Writing math articles: be a good leader

The end of the semester is upon me (and many others). It’s time for editing papers and reviewing lots of things, as well as working on my own writing. I’ve got three senior project students, three other research groups, and my own papers-in-progress. Some themes recur.

Big analogy: You’re waltzing or salsa-ing at a delightful party. Pick the music to suit your paper.

  • The paper author is the leader in this dance. A good leader shifts pressure back and forth from the base of the palm of the hand to the fingers, and up and down, to tell the following dancer what he intends, three-quarters of a beat before it is to occur. I’m not a great dancer, but when I am partnered with a great lead, I know exactly what’s coming and I can do my best to execute — and I end up looking like a good dancer! In the math paper, tell the reader what move is coming. It is ok to say, “Now I’ll define factorials, which are the number of ways n objects can be arranged in order.” If the reader knows what is coming, she can prepare, and she’ll feel successful!
  • Build trust with your reader/follower before asking for faith. Before you can carry out fancy moves, you need trust with your reader/dance follower. Don’t ask the reader to read three pages of complicated stuff without telling them where you’re going. Do tell them explicitly where they’re going first. Don’t confuse motivation with explicit signals like this — telling your dance partner, “This will be great in an hour!” is not the same as telling your dance partner, “You will twirl and then we’ll go backwards for a measure.” The second builds trust. The first sounds good, but the reader may not trust you yet.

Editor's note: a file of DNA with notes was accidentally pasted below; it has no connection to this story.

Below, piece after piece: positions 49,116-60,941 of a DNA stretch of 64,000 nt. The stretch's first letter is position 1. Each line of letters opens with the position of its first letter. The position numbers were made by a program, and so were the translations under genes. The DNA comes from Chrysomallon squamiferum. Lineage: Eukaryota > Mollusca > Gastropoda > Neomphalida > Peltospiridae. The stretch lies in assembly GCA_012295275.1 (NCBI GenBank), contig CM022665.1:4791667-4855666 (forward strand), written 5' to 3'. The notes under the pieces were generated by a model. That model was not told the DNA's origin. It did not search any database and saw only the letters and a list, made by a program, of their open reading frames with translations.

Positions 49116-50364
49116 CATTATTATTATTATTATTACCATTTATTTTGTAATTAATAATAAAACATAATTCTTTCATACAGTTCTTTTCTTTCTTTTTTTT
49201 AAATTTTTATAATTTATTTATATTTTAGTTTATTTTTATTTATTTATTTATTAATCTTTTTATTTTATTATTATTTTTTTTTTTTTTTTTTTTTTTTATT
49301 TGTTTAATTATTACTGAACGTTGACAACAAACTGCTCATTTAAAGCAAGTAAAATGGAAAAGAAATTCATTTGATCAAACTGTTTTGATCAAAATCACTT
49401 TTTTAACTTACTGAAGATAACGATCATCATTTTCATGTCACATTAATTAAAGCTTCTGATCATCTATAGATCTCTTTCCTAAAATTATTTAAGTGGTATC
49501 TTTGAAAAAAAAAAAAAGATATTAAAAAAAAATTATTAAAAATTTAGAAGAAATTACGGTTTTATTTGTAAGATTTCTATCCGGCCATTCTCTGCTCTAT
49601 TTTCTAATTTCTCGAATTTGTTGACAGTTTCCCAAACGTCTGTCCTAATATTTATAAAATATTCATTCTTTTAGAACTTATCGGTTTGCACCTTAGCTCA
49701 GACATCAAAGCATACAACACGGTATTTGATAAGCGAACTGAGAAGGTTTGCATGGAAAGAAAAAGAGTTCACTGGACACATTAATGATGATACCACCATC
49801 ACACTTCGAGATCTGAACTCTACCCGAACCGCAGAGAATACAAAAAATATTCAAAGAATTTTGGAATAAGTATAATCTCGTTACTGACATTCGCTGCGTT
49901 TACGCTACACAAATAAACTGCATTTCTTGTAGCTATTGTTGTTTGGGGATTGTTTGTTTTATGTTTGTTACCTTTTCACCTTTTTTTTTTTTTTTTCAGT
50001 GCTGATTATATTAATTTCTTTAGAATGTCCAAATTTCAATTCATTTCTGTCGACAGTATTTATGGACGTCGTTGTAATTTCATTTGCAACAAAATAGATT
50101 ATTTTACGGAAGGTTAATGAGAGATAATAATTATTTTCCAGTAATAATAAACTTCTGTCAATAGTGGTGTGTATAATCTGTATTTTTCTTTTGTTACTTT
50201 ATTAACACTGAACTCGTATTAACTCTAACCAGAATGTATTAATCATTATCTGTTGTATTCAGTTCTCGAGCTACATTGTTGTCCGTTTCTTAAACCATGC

• The number of words you write is proportional to the faith you ask. Reading takes time, as does dancing, and time is something we can’t recover. If I’m not dancing with the person I’m in love with, I like best dancing with someone who alternates between fancy moves & relaxing bits. Dancing salsa with someone who never does turns or twirls is boring. Box stepping through an entire waltz is boring. Too many words without math ideas is boring! One easy way to start dealing with this is deleting words if they aren’t necessary. “In some sense these are dual to one another, where we define dual to mean…” -> “These are dual to each other: define dual as…”  “We will present a defintion…” -> “We define…” It helps you get to the fancy moves faster 🙂
  • It’s a party! Introduce your guest to everyone! References and citations are not just for information you used to do the math. They’re also resources for the reader if she’d like to learn more or follow up on a tangent or know who else worked on this. So introduce your reader to everyone else at the party! and use names! Rather than, “See [1],” it’s so much more hospitable to say, “To read more about algebraic varieties, see the excellent book by Smith, “An Invitation to Algebraic Geometry.””